ABOUT THIS BOOK
Artists, writers, and filmmakers from Andy Warhol and J. G. Ballard to Alejandro González Iñárritu and Ousmane Sembène have repeatedly used representations of immobilized and crashed cars to wrestle with the conundrums of modernity. In Crash, Karen Beckman argues that representations of the crash parallel the encounter of film with other media, and that these collisions between media offer useful ways to think about alterity, politics, and desire. Examining the significance of automobile collisions in film genres including the “cinema of attractions,” slapstick comedies, and industrial-safety movies, Beckman reveals how the car crash gives visual form to fantasies and anxieties regarding speed and stasis, risk and safety, immunity and contamination, and impermeability and penetration. Her reflections on the crash as the traumatic, uncertain moment of inertia that comes in the wake of speed and confidence challenge the tendency in cinema studies to privilege movement above film’s other qualities. Ultimately, Beckman suggests that film studies is a hybrid field that cannot apprehend its object of study without acknowledging the ways that cinema’s technology binds it to capitalism’s industrial systems and other media, technologies, and disciplines.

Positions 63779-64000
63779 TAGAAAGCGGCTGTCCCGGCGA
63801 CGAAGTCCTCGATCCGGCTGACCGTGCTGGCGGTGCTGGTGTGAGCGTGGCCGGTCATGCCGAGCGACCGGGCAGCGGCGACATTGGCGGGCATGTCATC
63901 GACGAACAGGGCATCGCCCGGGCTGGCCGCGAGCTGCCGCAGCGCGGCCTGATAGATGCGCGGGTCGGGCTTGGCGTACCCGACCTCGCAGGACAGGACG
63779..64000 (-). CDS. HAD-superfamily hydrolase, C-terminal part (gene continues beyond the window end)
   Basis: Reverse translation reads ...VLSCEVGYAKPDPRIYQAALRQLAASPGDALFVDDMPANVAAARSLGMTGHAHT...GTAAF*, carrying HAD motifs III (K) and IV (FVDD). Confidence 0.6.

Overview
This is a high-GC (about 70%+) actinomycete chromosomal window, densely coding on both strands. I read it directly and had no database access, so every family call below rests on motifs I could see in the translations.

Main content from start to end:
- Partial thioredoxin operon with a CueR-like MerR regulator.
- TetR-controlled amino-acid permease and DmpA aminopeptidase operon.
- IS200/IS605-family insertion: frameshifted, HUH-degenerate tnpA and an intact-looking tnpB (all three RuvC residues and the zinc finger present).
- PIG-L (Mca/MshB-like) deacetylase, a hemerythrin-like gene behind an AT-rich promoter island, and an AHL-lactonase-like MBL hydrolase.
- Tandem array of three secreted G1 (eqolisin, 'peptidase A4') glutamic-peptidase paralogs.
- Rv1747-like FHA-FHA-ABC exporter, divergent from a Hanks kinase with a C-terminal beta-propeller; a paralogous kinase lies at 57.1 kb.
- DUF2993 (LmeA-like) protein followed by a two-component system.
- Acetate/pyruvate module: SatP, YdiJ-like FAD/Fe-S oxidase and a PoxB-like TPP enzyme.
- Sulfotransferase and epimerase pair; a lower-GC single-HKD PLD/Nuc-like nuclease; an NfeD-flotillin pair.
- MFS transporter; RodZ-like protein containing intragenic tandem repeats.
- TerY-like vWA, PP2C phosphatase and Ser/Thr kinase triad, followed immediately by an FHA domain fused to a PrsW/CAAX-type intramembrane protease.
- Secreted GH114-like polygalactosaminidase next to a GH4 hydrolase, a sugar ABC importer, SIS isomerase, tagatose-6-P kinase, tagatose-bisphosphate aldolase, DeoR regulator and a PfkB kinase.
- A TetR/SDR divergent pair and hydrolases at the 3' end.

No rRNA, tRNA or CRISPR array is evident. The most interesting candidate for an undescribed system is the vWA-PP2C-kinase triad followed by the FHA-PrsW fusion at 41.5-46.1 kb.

Karen Redrobe (formerly Beckman) is the Elliot and Roslyn Jaffe Professor of Film Studies in the Department of the History of Art, and Director of the Program in Cinema Studies, at the University of Pennsylvania. She is author of Vanishing Women: Magic, Film, and Feminism and coeditor, with Jean Ma, of Still Moving: Between Cinema and Photography, both also published by Duke University Press.